Dante’s View is one of the most spectacular viewpoints in the park, overlooking the aforementioned Badwater Basin, and the mountains that border the basin on either side. It’s a broad, breathtaking viewpoint, but this magnificence also makes it one of the most popular points in the entire park. Its popularity is increased by the fact that you can drive right to the viewpoint (but be aware that the parking situation is dicy during peak months).
Being so high up, Dante’s View offers cooler temperatures, which makes it an especially attractive destination during summer months.
On the topic of viewpoints, we can’t leave out Zabriskie Point. Zabriskie is another viewpoint that is accessible by car, and offers a sweeping view of the stunning, multicolored rock formations in the area. If you’re more adventurous, there’s also an 8-mile hike leading to the viewpoint.
You can see wildflowers which bloom throughout Death Valley in spring. Peak bloom is usually in March, but it changes quite a bit depending on weather conditions. A “superbloom” is exceptionally rare, and happens with perfect conditions, seeing the entire valley floor covered with wildflowers.
The Ubehebe Crater is a volcanic crater that is over 400 feet deep. Its depth is a wonder from up-top, and there are also trails leading into the crater for the adventurous. Tourists can also choose to walk around the crater’s rim, which is almost 2 miles long. There’s also a parking lot near the crater’s rim if you’re only interested in the sights. Definitely one of the most interesting geological phenomena in Death Valley.
The Racetrack is a large, flat mud bed in Death Valley. The flat itself is cool enough, but the main attraction are its rocks which have noticeable “tracks” behind them, as if they were moved. Numerous theories exist about how these rocks were moved – some more plausible than others. Either way, it’s sometimes better to wrap yourself in the mystery of it all.
Festivals and Events in Death Valley
Numerous events and festivals occur in and around Death Valley during certain times of year. If you’re lucky enough to visit Death Valley during any of these events, be sure to check them out:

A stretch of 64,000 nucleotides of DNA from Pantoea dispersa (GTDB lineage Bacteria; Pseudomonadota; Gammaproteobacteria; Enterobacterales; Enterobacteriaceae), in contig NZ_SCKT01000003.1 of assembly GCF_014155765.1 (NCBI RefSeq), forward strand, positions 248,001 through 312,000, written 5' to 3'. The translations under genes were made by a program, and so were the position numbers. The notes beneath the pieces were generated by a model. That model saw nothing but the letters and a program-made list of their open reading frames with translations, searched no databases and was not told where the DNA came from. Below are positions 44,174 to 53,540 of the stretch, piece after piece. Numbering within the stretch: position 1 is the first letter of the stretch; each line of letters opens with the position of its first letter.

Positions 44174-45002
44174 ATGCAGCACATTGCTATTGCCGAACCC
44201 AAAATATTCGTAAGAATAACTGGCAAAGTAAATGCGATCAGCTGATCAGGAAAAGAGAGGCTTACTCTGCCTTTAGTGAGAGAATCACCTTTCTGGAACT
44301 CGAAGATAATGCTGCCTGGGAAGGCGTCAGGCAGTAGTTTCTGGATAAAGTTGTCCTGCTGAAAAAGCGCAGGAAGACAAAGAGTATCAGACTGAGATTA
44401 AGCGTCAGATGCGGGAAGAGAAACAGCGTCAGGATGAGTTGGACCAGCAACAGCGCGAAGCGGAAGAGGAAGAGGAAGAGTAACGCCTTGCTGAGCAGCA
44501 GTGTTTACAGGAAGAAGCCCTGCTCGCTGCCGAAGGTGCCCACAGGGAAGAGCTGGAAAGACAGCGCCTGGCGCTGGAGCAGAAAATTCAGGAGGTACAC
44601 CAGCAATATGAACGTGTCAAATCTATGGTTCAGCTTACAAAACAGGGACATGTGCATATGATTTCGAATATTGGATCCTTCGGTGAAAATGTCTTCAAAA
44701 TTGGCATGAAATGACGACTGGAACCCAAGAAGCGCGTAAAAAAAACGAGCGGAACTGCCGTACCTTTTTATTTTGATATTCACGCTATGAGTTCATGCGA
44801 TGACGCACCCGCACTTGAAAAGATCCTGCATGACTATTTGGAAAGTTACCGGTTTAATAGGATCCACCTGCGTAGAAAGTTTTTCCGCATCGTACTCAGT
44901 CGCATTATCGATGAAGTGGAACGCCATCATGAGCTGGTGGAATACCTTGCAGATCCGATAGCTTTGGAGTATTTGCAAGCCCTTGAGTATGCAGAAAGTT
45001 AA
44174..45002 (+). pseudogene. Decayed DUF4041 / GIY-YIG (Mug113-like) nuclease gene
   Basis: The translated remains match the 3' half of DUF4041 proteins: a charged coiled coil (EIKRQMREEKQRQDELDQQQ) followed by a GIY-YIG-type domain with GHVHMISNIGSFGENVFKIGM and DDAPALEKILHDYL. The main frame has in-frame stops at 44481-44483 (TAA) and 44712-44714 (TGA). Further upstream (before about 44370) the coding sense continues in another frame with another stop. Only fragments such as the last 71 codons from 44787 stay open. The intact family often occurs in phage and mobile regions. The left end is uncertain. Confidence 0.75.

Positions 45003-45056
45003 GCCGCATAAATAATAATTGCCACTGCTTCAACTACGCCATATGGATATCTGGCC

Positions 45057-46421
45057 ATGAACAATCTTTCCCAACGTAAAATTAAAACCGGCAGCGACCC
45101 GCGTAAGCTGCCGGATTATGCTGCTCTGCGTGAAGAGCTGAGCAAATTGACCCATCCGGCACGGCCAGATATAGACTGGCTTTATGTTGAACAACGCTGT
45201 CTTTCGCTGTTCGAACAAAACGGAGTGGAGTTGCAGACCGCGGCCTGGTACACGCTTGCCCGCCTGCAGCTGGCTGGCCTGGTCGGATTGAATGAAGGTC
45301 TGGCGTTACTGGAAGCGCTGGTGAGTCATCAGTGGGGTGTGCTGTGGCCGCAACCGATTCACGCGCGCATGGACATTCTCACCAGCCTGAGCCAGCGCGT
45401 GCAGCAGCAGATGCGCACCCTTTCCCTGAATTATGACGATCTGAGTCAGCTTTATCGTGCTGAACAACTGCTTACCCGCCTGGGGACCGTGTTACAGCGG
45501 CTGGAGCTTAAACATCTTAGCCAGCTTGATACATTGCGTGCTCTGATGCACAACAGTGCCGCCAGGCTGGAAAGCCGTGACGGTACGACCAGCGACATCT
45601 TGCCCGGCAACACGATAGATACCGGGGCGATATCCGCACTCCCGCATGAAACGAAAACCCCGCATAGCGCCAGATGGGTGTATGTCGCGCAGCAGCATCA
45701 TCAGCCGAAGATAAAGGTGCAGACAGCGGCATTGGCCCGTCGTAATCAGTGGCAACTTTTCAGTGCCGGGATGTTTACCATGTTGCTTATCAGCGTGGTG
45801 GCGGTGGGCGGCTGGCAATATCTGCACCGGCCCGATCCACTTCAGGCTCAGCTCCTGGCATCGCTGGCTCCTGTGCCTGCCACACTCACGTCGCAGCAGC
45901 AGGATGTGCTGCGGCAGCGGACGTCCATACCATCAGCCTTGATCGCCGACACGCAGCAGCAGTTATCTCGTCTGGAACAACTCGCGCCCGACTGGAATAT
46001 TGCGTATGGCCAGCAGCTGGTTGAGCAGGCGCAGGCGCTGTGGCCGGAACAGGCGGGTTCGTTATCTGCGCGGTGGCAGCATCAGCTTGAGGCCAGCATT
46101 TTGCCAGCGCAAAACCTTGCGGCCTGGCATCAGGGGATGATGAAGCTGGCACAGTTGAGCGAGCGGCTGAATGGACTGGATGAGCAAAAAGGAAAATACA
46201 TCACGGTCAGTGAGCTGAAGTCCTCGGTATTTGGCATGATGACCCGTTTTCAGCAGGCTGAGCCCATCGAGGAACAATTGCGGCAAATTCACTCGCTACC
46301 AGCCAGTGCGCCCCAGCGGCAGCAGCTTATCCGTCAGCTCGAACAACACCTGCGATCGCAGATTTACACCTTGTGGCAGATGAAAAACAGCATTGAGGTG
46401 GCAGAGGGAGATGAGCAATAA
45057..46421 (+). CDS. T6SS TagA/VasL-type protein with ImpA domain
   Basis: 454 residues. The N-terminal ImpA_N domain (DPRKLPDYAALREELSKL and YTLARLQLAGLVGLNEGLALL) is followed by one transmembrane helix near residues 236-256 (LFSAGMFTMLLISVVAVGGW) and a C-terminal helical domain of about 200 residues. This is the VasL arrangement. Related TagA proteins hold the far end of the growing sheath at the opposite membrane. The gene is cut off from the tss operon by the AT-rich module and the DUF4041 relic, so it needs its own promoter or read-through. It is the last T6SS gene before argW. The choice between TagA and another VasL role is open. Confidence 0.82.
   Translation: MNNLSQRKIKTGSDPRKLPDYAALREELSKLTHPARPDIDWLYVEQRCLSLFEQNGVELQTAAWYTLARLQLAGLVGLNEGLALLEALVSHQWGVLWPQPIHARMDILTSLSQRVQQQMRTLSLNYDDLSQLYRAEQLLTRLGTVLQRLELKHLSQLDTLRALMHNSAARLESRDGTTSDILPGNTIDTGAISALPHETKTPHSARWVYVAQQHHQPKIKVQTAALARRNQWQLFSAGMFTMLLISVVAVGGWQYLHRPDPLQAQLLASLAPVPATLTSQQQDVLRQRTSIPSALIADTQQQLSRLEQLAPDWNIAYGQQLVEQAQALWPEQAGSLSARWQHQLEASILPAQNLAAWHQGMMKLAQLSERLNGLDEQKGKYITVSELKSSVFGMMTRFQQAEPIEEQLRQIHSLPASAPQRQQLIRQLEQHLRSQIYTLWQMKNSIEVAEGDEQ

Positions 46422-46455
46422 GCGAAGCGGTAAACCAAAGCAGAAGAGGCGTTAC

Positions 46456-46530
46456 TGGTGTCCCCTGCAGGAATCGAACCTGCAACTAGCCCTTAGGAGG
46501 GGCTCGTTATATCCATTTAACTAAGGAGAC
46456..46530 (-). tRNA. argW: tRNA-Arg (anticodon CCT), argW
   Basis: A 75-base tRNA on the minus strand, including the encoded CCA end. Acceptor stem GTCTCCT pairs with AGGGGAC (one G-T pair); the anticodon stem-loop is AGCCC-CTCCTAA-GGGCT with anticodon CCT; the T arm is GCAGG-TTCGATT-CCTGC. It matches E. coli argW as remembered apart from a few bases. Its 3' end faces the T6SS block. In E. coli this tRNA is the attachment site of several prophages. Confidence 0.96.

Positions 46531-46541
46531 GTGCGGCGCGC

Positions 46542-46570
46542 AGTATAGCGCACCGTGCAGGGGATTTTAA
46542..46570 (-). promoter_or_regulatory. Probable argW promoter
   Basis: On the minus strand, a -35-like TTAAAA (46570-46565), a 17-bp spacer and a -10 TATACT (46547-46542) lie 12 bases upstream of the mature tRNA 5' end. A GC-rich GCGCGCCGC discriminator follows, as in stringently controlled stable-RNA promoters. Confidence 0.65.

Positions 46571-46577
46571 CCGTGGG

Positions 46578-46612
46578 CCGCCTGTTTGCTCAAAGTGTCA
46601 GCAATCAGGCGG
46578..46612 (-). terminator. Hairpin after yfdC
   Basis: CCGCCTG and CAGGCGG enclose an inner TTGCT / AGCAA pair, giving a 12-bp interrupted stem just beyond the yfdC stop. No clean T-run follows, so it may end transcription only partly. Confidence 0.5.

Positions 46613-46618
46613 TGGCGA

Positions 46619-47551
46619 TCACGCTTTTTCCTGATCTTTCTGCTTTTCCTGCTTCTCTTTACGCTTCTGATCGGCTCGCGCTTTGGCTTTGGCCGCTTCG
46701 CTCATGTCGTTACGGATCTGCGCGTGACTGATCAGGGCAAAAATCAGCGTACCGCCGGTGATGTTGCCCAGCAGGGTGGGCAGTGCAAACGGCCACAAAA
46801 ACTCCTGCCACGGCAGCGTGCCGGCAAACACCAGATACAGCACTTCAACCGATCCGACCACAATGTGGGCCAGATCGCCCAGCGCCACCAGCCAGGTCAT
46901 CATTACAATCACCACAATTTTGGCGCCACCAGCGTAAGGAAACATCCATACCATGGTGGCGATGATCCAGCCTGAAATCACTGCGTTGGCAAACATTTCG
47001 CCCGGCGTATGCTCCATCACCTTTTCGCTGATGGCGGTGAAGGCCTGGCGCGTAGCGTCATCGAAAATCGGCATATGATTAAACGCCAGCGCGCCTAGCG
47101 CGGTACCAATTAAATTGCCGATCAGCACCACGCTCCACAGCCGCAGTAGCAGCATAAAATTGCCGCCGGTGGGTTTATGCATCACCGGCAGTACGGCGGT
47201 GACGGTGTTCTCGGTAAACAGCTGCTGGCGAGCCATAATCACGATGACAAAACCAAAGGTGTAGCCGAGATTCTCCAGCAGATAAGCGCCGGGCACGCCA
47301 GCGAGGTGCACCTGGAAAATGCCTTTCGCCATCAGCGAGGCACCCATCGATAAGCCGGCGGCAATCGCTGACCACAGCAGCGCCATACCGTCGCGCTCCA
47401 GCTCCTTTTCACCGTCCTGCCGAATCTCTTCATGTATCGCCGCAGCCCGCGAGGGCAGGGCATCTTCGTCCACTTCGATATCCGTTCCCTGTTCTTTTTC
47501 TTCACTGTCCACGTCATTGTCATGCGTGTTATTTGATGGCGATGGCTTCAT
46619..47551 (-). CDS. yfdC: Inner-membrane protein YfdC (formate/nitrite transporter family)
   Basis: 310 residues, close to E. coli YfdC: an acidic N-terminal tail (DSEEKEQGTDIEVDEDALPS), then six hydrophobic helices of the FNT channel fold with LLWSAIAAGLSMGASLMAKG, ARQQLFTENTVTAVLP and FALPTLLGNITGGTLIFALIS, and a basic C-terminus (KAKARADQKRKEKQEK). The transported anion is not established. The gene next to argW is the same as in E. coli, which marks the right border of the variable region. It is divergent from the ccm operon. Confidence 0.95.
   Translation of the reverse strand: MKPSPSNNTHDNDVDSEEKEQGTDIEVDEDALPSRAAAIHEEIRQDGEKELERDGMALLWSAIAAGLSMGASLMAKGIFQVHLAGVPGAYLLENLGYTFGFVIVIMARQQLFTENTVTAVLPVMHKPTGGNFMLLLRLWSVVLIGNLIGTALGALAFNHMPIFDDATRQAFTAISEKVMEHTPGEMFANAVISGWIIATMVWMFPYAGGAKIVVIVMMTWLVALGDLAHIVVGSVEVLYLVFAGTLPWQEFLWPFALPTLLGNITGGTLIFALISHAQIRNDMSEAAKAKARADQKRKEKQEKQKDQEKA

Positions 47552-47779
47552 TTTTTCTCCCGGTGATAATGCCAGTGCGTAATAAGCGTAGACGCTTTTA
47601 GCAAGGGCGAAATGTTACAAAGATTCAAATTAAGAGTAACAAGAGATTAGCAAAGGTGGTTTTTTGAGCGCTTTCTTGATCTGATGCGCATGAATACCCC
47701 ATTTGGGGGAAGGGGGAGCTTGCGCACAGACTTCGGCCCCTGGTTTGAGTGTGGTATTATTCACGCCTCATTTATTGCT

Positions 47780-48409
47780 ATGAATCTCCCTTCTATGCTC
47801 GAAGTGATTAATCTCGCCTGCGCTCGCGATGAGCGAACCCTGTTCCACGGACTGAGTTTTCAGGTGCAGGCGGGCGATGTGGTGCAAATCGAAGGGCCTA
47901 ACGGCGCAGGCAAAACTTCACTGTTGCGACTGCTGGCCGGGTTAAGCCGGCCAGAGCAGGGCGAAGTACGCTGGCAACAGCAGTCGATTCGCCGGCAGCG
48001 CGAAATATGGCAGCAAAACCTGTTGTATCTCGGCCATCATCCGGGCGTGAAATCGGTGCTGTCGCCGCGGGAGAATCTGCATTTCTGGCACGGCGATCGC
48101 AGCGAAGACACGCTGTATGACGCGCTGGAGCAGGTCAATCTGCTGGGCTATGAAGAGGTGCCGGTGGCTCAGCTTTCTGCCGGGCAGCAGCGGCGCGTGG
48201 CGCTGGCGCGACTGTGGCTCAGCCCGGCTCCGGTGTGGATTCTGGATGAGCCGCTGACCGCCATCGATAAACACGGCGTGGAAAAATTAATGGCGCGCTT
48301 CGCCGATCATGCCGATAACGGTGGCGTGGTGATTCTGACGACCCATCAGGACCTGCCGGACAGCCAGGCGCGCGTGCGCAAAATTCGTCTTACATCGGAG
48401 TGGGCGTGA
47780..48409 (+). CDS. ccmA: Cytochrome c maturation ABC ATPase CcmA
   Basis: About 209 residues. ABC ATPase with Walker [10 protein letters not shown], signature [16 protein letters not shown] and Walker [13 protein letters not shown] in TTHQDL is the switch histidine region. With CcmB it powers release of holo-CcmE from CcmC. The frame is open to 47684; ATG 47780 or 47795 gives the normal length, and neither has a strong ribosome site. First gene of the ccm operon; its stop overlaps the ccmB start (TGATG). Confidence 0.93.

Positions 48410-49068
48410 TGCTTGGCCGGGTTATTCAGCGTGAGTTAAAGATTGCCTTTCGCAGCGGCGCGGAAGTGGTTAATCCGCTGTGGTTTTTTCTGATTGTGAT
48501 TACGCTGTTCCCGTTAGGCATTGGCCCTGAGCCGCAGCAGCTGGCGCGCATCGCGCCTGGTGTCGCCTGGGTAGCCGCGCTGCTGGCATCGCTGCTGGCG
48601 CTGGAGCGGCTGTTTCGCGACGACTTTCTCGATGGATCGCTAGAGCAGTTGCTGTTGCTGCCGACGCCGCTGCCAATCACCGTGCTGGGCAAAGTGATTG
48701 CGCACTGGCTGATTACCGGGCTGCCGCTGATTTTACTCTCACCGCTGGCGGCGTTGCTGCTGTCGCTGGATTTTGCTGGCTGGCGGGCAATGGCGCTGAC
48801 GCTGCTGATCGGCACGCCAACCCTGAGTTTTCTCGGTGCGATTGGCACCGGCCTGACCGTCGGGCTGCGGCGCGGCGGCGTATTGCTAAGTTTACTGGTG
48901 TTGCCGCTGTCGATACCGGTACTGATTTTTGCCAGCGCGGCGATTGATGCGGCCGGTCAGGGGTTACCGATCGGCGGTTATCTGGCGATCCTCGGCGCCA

Lone Pine Film Festival – The Lone Pine Film Festival is located in the small town of Lone Pine, just west of Death Valley. Taking place in October each year, the film festival celebrate movies and shows that were filmed in Lone Pine. Lone Pine’s unique geography (and proximity to LA) has made it a filming location for over 400 Hollywood movies and TV shows throughout the years.
Shoshone Old West Days – Shoshone is located on the southeast end of Death Valley. Old West Days is an Old West themed celebration, with plenty of performances, festivals, BBQ food, music, and more.
Death Valley 49ers Encampment – The Death Valley 49ers are a group of people committed to celebrating the heritage and preservation of Death Valley. The Encampment is an annual event held by the 49ers to celebrate the park, with live shows, a wagon train, a golf tournament, music, and more.
Death Valley National Park
Thanks for reading our comprehensive guide to Death Valley. Don’t be intimidated by the name, Death Valley has a lot to offer any tourist. Whether you want to hike, trek, or just soak in some sights, Death Valley’s unique geography makes it a “must see” on the list of US National Parks. Use our guide to plan your ultimate Death Valley vacation.
Where is Death Valley
Death Valley is in the desert between Los Angels and Las Vegas. With its unique location in two states (California and Nevada) and an elevation of over 8,000 feet above sea level, the park attracts millions of visitors each year. Although it ranks among the least visited national parks, those who do visit marvel at its vast expanses and dramatic contrasts between landforms. In this report, readers will learn about the natural wonders of the park, including geologic formations, plants and wildlife, recreation opportunities, and more!
Death Valley is a valley in western Riverside County, southeastern San Bernardino County, and northwestern Inyo County in southern California. Its name originates from its proximity to what used to be called Death Valley, part of the Mojave Desert. Death Valley is part of the Great Basin Desert and not far removed from Mount Whitney which is the highest peak in the contiguous United States outside Alaska. Even though most of the valley is now under federal protection, the surrounding communities continue
Where is Death Valley located
Located in both California and Nevada, Death Valley National Park is the largest national park in the lower 48 states and has nearly 1,000 miles of roads that provide access to both popular and less visited areas. It is a well-known site for rock art as it features some of the oldest such art in North America. The park also serves as a major stop along the “scenic route” between Los Angeles and Las Vegas.
Death Valley FAQs
How Much Time Do You Need for Death Valley?
Death Valley is over 3000 sq. mi., making it a very large National Park. As such, you can spend as much or as little time soaking in the sights as you want. Most of the tourist hotspots (such as the ones on our list) are very driveable, and often just a short walk from parking.
If you just want to see the main attractions, you can do Death Valley in one or two days. For a more extensive tour of everything the park has to offer, you could spend up to a week, but be aware of the extreme heat during summer months.
How Far is Death Valley from Los Angeles?
Quite far, but it’s doable. It’s just over a four-hour drive (assuming traffic cooperates). The closer major metro is Las Vegas, which is roughly a 2.5-hour drive from Death Valley.